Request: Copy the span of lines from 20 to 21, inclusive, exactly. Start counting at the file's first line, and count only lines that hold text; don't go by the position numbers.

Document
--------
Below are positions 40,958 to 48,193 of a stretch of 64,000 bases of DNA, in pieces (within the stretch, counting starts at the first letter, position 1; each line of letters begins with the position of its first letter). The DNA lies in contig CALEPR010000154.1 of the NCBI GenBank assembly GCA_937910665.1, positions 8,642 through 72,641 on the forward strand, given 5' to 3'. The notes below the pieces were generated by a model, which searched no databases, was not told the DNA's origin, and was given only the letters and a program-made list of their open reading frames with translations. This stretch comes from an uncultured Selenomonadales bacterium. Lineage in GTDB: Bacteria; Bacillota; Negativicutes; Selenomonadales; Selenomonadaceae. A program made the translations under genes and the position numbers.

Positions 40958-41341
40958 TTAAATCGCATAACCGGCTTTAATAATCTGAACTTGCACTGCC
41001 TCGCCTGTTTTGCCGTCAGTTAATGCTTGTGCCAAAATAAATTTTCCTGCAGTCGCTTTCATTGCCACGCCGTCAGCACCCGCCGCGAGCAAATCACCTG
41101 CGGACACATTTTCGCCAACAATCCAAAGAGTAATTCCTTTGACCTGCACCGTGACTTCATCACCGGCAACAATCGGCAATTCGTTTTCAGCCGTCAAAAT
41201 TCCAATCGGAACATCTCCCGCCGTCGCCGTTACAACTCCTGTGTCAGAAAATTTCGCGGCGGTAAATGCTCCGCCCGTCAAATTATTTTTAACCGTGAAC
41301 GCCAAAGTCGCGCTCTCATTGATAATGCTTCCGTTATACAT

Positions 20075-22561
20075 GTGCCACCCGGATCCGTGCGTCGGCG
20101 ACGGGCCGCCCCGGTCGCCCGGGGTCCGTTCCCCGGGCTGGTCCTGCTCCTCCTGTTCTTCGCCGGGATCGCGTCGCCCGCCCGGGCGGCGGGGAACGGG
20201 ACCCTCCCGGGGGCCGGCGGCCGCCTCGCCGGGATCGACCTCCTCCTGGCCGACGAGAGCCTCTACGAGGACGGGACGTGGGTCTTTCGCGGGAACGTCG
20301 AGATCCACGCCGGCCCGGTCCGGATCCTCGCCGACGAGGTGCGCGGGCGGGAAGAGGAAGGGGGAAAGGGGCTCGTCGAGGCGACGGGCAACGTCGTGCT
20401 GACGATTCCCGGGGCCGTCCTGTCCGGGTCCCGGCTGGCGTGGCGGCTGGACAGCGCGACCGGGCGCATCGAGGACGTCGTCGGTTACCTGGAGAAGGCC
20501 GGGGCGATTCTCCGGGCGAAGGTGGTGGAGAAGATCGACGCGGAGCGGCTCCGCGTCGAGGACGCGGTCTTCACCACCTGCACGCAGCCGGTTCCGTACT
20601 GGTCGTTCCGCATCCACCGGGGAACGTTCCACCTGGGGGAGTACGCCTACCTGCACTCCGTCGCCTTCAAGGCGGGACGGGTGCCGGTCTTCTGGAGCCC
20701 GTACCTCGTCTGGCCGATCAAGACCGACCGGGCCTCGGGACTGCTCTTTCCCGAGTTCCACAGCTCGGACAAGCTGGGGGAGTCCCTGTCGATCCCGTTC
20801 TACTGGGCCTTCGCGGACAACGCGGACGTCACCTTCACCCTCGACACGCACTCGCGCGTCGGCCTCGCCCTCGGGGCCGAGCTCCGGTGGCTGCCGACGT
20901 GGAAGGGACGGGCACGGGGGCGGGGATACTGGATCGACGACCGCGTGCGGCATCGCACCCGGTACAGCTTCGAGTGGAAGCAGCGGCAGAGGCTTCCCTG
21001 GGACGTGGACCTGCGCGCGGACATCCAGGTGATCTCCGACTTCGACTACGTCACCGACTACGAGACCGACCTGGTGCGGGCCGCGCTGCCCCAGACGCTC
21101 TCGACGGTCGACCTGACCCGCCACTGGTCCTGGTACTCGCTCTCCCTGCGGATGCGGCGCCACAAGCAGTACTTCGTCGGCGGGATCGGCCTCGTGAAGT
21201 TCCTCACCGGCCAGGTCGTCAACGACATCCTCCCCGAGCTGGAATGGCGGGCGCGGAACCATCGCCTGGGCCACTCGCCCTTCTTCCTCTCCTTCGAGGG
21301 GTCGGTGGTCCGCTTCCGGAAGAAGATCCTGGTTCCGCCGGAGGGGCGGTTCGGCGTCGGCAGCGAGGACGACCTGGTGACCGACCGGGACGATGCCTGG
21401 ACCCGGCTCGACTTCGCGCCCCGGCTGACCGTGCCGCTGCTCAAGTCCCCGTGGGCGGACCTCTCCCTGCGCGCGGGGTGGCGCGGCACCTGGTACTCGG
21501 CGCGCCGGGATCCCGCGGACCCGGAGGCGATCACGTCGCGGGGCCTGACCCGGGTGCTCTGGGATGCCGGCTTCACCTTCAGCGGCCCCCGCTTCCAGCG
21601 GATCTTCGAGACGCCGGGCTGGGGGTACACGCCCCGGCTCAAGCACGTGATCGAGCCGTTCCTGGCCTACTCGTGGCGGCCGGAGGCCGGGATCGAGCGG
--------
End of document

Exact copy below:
21101 TCGACGGTCGACCTGACCCGCCACTGGTCCTGGTACTCGCTCTCCCTGCGGATGCGGCGCCACAAGCAGTACTTCGTCGGCGGGATCGGCCTCGTGAAGT
21201 TCCTCACCGGCCAGGTCGTCAACGACATCCTCCCCGAGCTGGAATGGCGGGCGCGGAACCATCGCCTGGGCCACTCGCCCTTCTTCCTCTCCTTCGAGGG